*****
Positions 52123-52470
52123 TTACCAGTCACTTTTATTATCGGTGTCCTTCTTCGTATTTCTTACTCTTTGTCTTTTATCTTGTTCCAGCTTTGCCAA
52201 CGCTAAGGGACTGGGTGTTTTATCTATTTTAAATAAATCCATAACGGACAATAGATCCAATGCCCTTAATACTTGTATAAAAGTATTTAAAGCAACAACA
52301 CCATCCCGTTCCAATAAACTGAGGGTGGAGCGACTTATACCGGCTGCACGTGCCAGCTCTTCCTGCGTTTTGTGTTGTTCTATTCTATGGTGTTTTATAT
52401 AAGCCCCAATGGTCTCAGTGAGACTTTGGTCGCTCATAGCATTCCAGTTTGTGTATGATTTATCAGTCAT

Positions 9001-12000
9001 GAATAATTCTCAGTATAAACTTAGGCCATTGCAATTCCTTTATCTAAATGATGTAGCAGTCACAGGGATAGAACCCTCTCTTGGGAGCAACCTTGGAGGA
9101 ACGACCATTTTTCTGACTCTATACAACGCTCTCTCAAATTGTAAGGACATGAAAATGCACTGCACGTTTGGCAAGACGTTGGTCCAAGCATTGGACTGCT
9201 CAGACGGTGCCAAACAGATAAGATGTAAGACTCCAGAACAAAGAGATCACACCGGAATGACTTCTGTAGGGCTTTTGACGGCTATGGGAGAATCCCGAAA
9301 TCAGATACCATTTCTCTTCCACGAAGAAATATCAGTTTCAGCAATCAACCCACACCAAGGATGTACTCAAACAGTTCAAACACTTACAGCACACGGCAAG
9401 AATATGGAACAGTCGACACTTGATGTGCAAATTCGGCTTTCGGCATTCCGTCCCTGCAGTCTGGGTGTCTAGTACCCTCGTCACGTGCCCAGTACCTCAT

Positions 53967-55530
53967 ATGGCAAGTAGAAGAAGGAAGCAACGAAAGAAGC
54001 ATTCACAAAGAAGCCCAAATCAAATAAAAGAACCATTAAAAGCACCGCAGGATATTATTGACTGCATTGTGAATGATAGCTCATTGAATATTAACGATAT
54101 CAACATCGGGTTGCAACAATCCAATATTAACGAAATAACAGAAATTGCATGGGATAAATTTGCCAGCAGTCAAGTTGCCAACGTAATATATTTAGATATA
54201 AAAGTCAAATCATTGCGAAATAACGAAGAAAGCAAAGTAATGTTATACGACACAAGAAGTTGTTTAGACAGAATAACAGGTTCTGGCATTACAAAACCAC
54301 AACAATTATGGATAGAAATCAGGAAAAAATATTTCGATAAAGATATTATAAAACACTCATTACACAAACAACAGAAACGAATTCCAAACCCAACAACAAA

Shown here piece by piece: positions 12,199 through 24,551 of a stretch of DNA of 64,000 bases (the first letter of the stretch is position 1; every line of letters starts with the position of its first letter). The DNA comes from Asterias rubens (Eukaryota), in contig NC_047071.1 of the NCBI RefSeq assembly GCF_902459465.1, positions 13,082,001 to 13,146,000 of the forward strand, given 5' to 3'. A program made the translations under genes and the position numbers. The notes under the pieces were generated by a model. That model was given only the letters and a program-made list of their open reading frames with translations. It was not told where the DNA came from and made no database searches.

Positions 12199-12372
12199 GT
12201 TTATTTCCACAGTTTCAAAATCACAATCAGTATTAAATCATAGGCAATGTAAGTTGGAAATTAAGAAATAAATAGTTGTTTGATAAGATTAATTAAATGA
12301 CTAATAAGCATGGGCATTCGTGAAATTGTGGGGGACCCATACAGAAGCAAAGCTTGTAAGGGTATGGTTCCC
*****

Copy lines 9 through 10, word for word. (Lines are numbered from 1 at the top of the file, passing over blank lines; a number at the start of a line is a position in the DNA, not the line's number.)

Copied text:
9201 CAGACGGTGCCAAACAGATAAGATGTAAGACTCCAGAACAAAGAGATCACACCGGAATGACTTCTGTAGGGCTTTTGACGGCTATGGGAGAATCCCGAAA
9301 TCAGATACCATTTCTCTTCCACGAAGAAATATCAGTTTCAGCAATCAACCCACACCAAGGATGTACTCAAACAGTTCAAACACTTACAGCACACGGCAAG